I moved out oh home when I was 16. I was fleeing family violence and had increasingly poor mental health.
The lead up to me moving out was possibly one of the scariest and most stressful periods of my life. I was in constant fear that my parents would find out I was leaving – this was not my first attempt at moving out.
I was gradually moving out my stuff by hiding it in my school bag each day and I hid my belongings in spare lockers at school. I skipped class to call legal aid clinics and social workers, trying to ascertain whether or not I could make this work. I planned and prepared for a month.
Finally, I moved out. I had nowhere to go so I couch surfed for a month while waiting for my Centrelink payment to be approved. Eventually, I moved into a boarding house that was walking distance from my school. They were the only people that would rent to a 16 year old. Everyone else had told me I was too you and to go back home.
I soon realised this wasn’t out of compassion for me, but out of a need to fill the rooms. The boarding house had 50 rooms and two bathrooms. I was the only person under 18 and one of only two girls. The other residents suffered with substance abuse and one even pressured me to deal drugs for him.
A couple of months later I was back in my social workers office at Centrelink, asking for other options. This was the first time I’d heard of Brisbane Youth Service. There was a vacancy at Phoenix House and less than two weeks later, I’d move in.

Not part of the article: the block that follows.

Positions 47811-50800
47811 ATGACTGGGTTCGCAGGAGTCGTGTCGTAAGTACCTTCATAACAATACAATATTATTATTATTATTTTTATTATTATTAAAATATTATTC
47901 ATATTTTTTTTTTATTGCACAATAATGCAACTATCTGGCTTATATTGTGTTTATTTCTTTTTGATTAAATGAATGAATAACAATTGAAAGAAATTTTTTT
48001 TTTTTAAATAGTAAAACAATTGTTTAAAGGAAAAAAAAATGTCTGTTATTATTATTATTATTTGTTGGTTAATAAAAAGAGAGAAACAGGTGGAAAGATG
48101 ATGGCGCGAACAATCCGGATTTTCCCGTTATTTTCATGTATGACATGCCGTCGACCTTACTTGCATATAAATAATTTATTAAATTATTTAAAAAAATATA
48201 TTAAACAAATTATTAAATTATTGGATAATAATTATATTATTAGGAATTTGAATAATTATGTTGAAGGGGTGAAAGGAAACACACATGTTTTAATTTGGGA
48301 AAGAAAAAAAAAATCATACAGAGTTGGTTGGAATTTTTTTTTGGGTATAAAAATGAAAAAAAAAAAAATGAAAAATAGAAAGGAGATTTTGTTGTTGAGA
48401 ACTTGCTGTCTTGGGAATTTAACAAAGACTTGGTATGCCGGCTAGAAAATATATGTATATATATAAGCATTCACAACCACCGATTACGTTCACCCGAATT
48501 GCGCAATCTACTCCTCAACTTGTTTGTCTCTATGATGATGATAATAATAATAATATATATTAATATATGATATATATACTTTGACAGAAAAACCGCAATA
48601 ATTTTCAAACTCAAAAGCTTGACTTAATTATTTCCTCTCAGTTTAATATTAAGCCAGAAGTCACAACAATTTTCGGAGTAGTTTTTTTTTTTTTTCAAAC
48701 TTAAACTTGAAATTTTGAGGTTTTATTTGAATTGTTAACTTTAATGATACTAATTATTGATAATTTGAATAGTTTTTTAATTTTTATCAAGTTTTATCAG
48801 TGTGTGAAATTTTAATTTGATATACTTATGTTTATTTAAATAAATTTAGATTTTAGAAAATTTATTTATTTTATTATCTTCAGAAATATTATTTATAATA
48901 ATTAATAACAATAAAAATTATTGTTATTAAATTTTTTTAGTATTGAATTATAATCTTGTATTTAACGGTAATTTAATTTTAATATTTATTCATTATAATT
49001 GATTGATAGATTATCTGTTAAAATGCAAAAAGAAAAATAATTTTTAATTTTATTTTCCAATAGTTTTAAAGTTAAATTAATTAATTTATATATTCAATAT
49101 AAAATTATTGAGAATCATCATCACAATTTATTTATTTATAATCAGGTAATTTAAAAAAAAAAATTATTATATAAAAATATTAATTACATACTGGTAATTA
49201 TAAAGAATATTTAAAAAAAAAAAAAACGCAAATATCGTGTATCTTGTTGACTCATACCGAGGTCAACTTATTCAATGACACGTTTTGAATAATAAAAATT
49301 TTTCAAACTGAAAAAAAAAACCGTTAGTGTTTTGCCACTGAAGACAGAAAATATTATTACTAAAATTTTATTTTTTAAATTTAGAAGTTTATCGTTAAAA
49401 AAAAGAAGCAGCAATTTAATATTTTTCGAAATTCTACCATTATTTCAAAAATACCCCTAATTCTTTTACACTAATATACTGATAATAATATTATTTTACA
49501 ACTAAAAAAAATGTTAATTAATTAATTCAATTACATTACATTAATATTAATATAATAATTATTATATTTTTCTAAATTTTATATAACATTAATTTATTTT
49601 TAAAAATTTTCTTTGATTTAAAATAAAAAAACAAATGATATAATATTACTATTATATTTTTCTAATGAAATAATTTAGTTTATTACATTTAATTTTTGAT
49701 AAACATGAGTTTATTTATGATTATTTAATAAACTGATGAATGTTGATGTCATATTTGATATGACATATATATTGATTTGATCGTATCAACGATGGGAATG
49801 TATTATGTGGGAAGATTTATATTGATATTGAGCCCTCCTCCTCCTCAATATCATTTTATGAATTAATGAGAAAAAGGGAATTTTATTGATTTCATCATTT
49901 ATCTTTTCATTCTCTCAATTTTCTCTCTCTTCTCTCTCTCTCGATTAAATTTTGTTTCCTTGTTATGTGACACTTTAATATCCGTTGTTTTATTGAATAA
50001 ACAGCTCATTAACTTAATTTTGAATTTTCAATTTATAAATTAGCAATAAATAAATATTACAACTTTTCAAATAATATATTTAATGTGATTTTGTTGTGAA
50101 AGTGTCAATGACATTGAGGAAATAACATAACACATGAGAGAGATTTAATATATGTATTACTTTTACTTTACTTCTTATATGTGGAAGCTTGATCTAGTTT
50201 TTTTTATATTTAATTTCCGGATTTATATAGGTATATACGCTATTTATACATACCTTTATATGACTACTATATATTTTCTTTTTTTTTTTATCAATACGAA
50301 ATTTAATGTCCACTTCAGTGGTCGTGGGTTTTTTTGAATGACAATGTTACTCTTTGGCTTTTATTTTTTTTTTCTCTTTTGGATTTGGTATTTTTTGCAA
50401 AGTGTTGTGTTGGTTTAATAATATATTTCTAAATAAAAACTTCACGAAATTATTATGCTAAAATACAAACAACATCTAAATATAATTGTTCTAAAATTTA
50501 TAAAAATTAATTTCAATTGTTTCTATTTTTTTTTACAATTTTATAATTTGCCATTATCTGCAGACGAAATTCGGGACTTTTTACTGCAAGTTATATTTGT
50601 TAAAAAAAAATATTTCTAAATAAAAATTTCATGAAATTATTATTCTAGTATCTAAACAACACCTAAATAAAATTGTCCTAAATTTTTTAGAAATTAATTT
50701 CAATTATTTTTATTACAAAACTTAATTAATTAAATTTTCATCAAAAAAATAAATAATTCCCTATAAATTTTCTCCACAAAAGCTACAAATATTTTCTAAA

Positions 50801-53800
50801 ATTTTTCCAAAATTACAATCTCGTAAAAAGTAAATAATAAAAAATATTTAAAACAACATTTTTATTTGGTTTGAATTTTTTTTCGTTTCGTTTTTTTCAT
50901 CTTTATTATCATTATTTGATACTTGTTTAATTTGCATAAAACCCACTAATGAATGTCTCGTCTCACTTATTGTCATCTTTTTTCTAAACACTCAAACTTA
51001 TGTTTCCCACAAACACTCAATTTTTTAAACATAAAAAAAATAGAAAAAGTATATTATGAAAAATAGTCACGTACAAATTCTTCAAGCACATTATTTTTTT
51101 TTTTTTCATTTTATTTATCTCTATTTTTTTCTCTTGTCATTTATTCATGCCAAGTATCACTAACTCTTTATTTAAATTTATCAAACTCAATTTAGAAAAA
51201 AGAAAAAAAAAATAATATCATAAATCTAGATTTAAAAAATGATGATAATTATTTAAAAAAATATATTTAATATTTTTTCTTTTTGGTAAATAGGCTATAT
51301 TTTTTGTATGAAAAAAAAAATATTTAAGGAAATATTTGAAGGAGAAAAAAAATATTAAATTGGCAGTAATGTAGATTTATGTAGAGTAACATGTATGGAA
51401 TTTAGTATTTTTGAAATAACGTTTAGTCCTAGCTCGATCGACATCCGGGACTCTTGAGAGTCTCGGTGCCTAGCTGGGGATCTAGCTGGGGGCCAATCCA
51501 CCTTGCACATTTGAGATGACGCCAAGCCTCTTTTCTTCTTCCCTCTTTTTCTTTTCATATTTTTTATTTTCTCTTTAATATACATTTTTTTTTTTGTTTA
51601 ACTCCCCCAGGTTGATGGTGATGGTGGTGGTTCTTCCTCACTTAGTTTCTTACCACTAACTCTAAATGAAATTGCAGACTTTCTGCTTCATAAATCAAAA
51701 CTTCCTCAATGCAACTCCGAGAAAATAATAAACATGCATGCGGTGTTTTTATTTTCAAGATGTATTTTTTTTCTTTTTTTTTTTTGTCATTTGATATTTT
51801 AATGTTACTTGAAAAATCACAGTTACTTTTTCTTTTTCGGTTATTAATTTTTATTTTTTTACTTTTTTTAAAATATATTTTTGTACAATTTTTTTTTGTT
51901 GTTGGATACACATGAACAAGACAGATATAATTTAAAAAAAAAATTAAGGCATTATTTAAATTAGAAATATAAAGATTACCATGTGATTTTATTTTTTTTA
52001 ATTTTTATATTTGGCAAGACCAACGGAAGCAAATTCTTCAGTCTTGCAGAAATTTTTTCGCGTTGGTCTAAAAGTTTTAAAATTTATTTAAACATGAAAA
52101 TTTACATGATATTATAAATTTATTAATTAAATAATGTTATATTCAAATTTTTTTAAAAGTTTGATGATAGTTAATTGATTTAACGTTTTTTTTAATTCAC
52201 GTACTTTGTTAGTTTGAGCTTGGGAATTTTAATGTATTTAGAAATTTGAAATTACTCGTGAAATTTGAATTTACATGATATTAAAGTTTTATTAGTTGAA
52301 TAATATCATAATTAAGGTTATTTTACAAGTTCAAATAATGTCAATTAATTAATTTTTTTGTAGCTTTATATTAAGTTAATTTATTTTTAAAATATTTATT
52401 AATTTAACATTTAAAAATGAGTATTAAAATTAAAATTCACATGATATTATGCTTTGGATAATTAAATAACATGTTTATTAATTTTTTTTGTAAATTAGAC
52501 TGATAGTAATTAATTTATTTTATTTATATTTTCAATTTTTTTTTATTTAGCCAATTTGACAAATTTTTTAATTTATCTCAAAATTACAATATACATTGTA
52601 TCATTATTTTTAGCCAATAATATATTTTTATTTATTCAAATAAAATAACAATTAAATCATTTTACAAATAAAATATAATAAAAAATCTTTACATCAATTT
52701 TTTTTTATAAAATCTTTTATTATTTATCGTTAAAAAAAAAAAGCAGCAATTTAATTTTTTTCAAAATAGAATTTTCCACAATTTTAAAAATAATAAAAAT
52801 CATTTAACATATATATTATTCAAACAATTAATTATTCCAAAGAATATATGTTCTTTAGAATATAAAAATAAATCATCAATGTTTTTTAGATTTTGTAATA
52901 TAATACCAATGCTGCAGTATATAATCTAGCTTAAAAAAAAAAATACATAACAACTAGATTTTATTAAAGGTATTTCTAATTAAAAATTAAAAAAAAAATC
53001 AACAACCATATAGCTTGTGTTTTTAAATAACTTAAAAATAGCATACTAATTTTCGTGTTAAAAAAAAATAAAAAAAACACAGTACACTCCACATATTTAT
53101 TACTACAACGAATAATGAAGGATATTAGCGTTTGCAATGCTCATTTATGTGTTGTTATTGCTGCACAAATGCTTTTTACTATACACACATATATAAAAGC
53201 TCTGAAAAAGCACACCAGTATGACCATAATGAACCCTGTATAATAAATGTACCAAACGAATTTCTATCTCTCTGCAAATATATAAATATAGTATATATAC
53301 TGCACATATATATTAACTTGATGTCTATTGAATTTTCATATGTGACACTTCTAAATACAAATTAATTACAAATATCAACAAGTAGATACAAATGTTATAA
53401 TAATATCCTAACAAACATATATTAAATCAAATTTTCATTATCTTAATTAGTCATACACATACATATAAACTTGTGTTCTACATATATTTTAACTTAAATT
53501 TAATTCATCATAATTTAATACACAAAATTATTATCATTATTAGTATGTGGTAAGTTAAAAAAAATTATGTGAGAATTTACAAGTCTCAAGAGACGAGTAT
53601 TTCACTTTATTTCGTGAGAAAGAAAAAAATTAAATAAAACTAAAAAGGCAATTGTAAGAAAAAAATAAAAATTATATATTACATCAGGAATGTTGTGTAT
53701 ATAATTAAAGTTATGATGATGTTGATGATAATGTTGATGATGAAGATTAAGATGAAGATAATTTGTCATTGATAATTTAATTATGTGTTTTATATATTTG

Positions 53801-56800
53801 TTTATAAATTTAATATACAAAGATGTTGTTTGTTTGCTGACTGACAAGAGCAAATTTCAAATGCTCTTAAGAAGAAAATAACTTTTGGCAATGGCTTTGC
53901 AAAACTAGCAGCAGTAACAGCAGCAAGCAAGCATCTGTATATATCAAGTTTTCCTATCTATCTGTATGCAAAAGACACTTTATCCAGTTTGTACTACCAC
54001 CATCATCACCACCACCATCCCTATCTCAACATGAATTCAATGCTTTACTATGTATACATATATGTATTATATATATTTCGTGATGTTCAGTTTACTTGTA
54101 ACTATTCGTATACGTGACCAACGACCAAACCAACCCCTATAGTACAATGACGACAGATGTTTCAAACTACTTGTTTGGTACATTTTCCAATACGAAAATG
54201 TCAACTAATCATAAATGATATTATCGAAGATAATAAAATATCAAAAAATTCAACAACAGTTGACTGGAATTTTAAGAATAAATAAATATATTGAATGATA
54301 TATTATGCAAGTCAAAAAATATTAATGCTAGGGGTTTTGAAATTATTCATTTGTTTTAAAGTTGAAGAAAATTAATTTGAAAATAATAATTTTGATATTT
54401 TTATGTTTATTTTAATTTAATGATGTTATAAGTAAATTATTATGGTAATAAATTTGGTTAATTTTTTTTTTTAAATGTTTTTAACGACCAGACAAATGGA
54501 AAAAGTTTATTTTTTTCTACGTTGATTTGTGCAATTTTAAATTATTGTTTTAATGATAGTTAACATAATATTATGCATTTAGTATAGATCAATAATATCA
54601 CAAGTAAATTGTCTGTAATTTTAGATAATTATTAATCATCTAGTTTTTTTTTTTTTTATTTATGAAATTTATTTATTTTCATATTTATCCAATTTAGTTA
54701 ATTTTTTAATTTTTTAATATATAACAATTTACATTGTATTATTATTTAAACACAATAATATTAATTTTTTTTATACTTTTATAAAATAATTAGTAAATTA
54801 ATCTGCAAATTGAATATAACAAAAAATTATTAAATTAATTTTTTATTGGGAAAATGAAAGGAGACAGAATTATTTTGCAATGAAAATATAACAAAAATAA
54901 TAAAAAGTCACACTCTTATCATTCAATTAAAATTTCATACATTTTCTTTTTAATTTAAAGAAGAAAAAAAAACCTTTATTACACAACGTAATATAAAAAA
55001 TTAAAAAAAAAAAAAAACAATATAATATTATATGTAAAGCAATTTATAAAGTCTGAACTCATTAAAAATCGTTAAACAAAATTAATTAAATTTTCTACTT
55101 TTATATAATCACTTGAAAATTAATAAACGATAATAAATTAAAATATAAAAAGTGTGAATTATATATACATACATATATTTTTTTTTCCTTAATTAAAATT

Straight off the bat I received practical help like none I had ever had before. When my old landlord refused to let me out of my lease early, my house manager Cheryl helped me enlist a lawyer from youth Advocacy Service who won me my QCAT trail.
I was let out of my lease early and received my bond back in full. Soon after, my parents withdrew me from school. I had already started year 12 assessment and my school refused to let me re-enrol as an independent student. With Cheryl’s help, I was the first person to enrol as an independent student at my school.
Phoenix House was an experience for me link no other. There was no judgement regarding my mental health problems, only help to find a psychologist that worked for me. They encouraged me to maintain my interest in school – even turning an art room into an office so I could study for my ATAR. There was practical help in day-to-day skills and outings to beaches and movies. But more importantly there was kindness. There was always someone who listened to what I was feeling and an abundance of people to encourage me. I felt heard and valued as a person.
In this environment, I thrived. My mental health and grades at school improved, and I maintained my job at a local bookstore. I learned about saving and investing my money, which sparked a newfound love of finance. I paid for driving lessons, got my P plates and brought a car with the money I had saved. I applied for and was successful in landing a Business traineeship with Queensland Health, which has led to a job in public service whilst I am studying at university.
Finally, I graduated high school. I have no doubt that this is something I wouldn’t have achieved had I not been living at Phoenix House for the entirety of my year 12. I received an adjusted ATAR of 99.5, a score that landed me early entrance into the degree of my dreams, the Bachelor of Advanced Finance and Economics (Honours).
At the end of year 12, I moved into an apartment with a friend and have now commenced university. I am headed towards a career in finance and aspire to improve the financial literacy of young people in Australia. These aspirations would not have been possible without the support and encouragement of BYS.